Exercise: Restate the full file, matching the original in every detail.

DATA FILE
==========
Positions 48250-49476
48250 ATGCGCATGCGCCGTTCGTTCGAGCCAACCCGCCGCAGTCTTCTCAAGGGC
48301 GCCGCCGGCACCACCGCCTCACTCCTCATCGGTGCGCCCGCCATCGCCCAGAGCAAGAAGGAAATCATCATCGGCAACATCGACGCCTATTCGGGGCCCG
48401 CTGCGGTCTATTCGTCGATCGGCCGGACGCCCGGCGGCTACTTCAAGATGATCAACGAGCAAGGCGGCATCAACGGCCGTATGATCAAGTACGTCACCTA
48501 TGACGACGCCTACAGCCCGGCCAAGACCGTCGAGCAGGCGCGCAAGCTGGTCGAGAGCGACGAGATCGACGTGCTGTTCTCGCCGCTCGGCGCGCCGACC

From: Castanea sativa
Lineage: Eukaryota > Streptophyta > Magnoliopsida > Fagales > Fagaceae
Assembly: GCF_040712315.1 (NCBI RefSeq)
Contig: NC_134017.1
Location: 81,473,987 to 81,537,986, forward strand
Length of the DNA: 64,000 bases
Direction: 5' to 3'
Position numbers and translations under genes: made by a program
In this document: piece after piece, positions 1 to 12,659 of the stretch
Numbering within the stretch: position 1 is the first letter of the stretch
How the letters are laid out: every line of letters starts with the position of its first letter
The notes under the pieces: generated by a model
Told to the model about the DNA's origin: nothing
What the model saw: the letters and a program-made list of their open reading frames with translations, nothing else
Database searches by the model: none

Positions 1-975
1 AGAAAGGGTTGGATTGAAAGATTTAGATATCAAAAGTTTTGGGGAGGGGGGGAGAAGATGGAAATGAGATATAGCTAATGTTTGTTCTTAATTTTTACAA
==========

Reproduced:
Positions 48250-49476
48250 ATGCGCATGCGCCGTTCGTTCGAGCCAACCCGCCGCAGTCTTCTCAAGGGC
48301 GCCGCCGGCACCACCGCCTCACTCCTCATCGGTGCGCCCGCCATCGCCCAGAGCAAGAAGGAAATCATCATCGGCAACATCGACGCCTATTCGGGGCCCG
48401 CTGCGGTCTATTCGTCGATCGGCCGGACGCCCGGCGGCTACTTCAAGATGATCAACGAGCAAGGCGGCATCAACGGCCGTATGATCAAGTACGTCACCTA
48501 TGACGACGCCTACAGCCCGGCCAAGACCGTCGAGCAGGCGCGCAAGCTGGTCGAGAGCGACGAGATCGACGTGCTGTTCTCGCCGCTCGGCGCGCCGACC

From: Castanea sativa
Lineage: Eukaryota > Streptophyta > Magnoliopsida > Fagales > Fagaceae
Assembly: GCF_040712315.1 (NCBI RefSeq)
Contig: NC_134017.1
Location: 81,473,987 to 81,537,986, forward strand
Length of the DNA: 64,000 bases
Direction: 5' to 3'
Position numbers and translations under genes: made by a program
In this document: piece after piece, positions 1 to 12,659 of the stretch
Numbering within the stretch: position 1 is the first letter of the stretch
How the letters are laid out: every line of letters starts with the position of its first letter
The notes under the pieces: generated by a model
Told to the model about the DNA's origin: nothing
What the model saw: the letters and a program-made list of their open reading frames with translations, nothing else
Database searches by the model: none

Positions 1-975
1 AGAAAGGGTTGGATTGAAAGATTTAGATATCAAAAGTTTTGGGGAGGGGGGGAGAAGATGGAAATGAGATATAGCTAATGTTTGTTCTTAATTTTTACAA